Game: #7 Connecticut Huskies vs. #2 Villanova Wildcats
Play: Saturday, First Niagara Center in Buffalo, NY
In 2013, after more than three decades in existence and several years of turmoil, the Big East conference folded. Featuring fierce local rivalries, and often a distinct style of play, the Big East was not only drummed up local fanfare but national attention. During its run, the conference won seven NCAA Championships and had two Naismith Award for national player of the year winners. The Villanova Wildcats and the University of Connecticut (UConn) Huskies, scheduled for a March Madness meeting Saturday, were two of those national championship winners. While the Big East has been reborn this season–with Villanova a part of it–the pair are no longer conference rivals, as UConn now belongs to the the American Athletic Conference, but expect some old competitive feelings to resurface in an intense game.
Key Match-up: UConn G Shabazz Napier vs. Villanova G Ryan Arcidiacono
Napier has the definite advantage in this match-up. Although two inches shorter than Arcidiacono, Napier is faster and can get off any shot, often running off screens or using step-backs and fadeaways to get himself space. Both are good three-point shooters, but Napier carries a much heavier load for his team, playing more minutes, being the team’s leading scorer, and as a senior and leader. He is capable of splitting double teams, so Villanova may actually be best served letting Arcidiacono chase him one-on-one and try and limit what the rest of the team can do offensively.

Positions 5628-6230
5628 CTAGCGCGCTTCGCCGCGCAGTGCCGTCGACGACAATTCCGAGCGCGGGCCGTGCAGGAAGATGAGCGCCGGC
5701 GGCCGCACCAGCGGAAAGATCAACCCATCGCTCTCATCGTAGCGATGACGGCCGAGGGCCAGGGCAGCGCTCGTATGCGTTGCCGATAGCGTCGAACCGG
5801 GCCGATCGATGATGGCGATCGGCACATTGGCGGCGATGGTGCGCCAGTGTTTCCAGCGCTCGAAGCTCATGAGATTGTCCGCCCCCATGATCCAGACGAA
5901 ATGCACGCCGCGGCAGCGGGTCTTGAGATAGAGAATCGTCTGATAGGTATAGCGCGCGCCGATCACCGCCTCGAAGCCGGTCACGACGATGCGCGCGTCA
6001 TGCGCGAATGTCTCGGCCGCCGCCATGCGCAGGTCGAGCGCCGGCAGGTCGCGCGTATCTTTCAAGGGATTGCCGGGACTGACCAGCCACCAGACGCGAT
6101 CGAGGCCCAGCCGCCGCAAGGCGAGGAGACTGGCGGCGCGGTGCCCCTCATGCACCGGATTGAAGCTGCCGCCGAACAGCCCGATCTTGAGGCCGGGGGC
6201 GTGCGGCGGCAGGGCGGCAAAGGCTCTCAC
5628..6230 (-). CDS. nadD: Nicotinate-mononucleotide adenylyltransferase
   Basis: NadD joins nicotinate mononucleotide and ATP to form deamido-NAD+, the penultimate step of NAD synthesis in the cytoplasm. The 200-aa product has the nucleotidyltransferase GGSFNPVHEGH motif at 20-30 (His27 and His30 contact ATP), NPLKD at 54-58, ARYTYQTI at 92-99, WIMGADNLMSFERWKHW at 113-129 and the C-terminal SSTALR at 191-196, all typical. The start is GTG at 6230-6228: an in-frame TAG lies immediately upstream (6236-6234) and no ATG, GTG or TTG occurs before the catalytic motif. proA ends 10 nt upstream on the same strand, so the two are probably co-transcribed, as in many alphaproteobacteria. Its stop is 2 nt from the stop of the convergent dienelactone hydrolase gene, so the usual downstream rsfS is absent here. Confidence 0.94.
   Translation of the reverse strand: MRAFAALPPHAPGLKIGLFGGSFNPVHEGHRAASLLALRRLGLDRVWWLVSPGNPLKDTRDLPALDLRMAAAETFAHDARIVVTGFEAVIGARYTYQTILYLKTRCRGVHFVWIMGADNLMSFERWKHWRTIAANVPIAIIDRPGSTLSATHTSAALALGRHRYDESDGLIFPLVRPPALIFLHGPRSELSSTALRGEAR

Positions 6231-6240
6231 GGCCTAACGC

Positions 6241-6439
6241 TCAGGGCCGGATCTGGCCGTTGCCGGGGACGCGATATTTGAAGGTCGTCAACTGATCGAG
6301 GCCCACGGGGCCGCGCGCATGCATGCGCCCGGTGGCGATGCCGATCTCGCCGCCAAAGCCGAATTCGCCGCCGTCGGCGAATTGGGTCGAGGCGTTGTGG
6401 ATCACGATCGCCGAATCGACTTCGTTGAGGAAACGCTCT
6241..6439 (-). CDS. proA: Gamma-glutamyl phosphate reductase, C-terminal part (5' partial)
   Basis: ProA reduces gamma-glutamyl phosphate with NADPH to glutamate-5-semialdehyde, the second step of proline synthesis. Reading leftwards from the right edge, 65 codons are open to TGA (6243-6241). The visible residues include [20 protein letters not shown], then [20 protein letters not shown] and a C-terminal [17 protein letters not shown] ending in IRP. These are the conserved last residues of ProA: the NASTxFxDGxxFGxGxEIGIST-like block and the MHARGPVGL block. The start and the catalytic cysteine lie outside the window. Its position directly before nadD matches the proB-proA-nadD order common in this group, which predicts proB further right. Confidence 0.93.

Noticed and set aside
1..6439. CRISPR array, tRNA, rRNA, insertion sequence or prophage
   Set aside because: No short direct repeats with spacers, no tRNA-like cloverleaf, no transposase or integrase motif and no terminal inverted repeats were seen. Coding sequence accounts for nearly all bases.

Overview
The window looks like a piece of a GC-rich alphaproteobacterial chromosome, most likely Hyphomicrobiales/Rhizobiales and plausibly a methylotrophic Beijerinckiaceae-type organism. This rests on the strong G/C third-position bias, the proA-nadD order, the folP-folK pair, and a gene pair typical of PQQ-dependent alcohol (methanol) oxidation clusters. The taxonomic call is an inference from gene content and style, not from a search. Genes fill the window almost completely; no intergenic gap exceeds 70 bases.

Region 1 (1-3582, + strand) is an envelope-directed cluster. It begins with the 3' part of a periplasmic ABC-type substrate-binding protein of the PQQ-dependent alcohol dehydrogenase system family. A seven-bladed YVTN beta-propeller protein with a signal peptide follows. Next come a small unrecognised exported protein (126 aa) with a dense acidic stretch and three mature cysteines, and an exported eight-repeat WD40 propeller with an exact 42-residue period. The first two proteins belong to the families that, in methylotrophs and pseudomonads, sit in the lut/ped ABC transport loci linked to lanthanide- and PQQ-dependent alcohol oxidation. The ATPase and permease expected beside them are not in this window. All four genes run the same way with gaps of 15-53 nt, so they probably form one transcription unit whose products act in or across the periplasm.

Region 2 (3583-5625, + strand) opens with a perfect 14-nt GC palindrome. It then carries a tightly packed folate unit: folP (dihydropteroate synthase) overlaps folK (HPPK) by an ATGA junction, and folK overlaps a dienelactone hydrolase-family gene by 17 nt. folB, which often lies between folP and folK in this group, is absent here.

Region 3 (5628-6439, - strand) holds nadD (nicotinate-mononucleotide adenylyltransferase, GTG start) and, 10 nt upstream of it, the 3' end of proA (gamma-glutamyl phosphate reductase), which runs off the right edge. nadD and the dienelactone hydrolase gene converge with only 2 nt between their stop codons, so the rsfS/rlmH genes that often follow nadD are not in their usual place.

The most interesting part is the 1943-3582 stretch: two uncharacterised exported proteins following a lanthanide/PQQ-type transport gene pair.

Connecticut Notes: Under second year coach Kevin Ollie, a former UConn player, the Huskies have thrived. They finished third in the inaugural season of the AAC, and advanced to their conference championship game before falling to Louisville. Connecticut prides itself on tough defense, and they are quick. They were top 50 in the NCAA in steals, blocks, opponents points per game, and opponents field goal percentage. While Napier carries the scoring load, the Huskies do have other capable scorers, notably guard Ryan Boatright and 6’9″ forward DeAndre Daniels, each of whom score more than 12 points per game. Now in his junior season, Daniels has turned himself into a very capable three-point shooter, while Boatright has gotten to the free throw line 4.5 times per game.
Villanova Notes: JayWright should be considered one of the best coaches in the entire nation. Each year he adapts his strategy to his roster, rather than conforming his players to his style. During the Wildcats Elite Eight run in the 2006 NCAA Tournament, Wright utilized a four guard lineup to allow his best players to be on the court at the same time. Instead of worrying about being undersized, he forced opponents to adapt to his quicker team. This season, Wright has run a more conventional starting five, and a rather large starting five at that. The shortest player in the starting line-up of Villanova’s second round match-up with Milwaukee was the 6’3″ Ryan Arcidiacono, while the rest of his starers were 6’6″ or taller. They will loom over UConn’s guards.
Prediction: Villanova is the favorite because they had a more consistent season. While both teams played and defeated a number of NCAA Tournament teams this year, and each had only one bad loss, Villanova had a much stronger RPI. They physically outmatch UConn, and at the same time can even match one of UConn’s strengths in their three-point shooting. Villanova wins against their former conference rival, 75-68.
Commentary by Brian Moore